Cardinal Julián Herranz publishes his memoirs regarding Benedict XVI and Francis in his new book, “Two Popes,” saying “they have inspired me with their virtues and honoured me with their personal friendship.” Pope Francis wrote the preface in which he thanks the Cardinal for his service to the Church.
By Johan Pacheco
“Dos Papa” (Two Popes) features the memoirs of Spanish Cardinal Julián Herranz Casado and his experience in the service of Benedict XVI and Francis, offering his own testimony of the Church’s journey in recent decades. With love for Mother Church and the Holy Father, Cardinal Herranz writes about the moments of splendour and the challenges faced by the successor of Peter.
Cardinal Julián Herranz is President emeritus of the Pontifical Council for Legislative Texts and President emeritus of the Disciplinary Commission of the Roman Curia.
In the preface of the book written by Pope Francis in his own handwriting, the Pope thanks him for the “work and effort” of the book, saying “I admire your memory and your youthful age.” And recalling times he shared with Cardinal Herranz, the Pope called him a “man of the Church, a man with an ecclesial heart”.
Pope Francis writes: “I am moved by his gesture, it leaves me speechless. I did not expect it. I admire his memory and his youthful age. And I recall an anecdote: after the Conclave in which Benedict XVI was elected, you invited Cardinal Hummes and me. It was a lunch where we were able to appreciate your love for the Church by listening to your reflections. We came away edified and the comments among us were about how we were inspired by your personality as a man of the Church, a man with an ecclesial heart.”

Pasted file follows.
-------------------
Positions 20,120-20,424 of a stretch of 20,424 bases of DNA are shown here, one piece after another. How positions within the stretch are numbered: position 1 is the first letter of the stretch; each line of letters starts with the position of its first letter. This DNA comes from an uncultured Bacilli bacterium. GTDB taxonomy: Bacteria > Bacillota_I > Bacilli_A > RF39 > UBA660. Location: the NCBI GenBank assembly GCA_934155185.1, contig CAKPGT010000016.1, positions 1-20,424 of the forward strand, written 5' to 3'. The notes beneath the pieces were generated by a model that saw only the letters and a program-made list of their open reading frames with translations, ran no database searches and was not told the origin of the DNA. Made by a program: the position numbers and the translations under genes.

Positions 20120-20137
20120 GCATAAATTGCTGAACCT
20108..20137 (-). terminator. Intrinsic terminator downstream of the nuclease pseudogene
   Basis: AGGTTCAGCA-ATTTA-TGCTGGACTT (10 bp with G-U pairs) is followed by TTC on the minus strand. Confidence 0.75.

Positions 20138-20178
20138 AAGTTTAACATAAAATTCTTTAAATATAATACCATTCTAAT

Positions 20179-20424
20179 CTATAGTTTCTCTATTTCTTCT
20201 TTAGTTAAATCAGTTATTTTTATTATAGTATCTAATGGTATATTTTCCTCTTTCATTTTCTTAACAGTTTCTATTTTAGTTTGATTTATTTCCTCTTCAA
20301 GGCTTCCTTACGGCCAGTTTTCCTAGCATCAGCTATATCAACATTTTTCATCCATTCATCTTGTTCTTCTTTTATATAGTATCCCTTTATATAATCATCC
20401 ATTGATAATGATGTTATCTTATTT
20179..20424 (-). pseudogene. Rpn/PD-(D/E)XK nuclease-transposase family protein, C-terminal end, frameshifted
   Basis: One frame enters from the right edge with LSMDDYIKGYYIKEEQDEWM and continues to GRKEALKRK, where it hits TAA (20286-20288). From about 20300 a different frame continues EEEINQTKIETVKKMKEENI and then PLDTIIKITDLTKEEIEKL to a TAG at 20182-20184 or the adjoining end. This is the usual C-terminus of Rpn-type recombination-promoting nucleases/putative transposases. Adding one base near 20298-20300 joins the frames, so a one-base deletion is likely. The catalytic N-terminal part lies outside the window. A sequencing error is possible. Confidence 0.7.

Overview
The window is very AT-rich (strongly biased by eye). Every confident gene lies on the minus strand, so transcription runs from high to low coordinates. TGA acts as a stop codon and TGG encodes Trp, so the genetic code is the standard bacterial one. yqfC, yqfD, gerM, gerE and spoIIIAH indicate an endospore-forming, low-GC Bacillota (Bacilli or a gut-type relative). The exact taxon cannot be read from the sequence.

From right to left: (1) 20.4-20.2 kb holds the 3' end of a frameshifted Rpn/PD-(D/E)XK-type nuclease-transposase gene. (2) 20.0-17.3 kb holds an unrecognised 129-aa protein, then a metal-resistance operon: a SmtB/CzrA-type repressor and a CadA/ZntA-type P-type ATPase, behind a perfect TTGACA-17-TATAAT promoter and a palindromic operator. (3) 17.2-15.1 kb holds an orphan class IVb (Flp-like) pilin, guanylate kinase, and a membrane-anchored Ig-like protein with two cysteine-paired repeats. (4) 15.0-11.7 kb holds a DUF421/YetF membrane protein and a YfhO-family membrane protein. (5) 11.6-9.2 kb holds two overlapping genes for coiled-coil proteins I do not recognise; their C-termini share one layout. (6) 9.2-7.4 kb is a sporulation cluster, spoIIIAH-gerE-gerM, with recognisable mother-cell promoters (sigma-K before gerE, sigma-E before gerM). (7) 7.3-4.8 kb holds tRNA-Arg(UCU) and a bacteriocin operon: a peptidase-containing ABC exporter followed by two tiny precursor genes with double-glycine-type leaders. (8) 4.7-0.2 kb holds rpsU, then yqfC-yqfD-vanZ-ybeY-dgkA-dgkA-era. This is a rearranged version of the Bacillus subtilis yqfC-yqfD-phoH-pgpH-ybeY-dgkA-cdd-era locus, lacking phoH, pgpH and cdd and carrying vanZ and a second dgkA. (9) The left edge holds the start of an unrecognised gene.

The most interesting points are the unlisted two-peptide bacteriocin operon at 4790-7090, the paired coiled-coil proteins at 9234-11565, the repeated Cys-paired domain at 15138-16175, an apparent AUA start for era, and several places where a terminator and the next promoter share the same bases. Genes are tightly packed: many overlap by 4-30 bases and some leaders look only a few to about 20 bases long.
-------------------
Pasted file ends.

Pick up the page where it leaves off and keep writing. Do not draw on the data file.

This 21-chapter memoir covers the pontificate of Benedict XVI to that of Francis, but it also recalls other popes who influenced his life and whom he also served. Among the topics he addresses in the book, he also touches on some of the controversial ones, including: Vatileaks, sexual abuse, reforms, the resignation of a pope, even hostility against the Supreme Pontiff.
Cardinal Herranz writes on how he “had the unimaginable good fortune to serve six popes in the Vatican, from that distant year of 1960 to the present day. No less than six decades… and particularly novel with the last two.”
Two Popes: the face of Jesus of Nazareth
He illustrates in a particular way that “Benedict XVI and Francis reflect, each in a unique way and in their application of the Second Vatican Council, the kind face and joyful teaching of Jesus of Nazareth, regardless of the supposed doctrinal differences, which some exaggerate using opposing and extremist ideologies, or simply because of temporary interests of a socio-political nature.”
“I personally met the Archbishop of Munich, Joseph Ratzinger, in June 1977, as soon as he was named a Cardinal. In turn, my friendship with Cardinal Bergoglio, Archbishop of Buenos Aires, began at the conclave of 2005, which elected Cardinal Ratzinger – Benedict XVI,” the author recalls. And he underscores in the same way how “the two popes have inspired me with their virtues and honoured me with their personal friendship and trust, more than I deserve and with moving gestures.”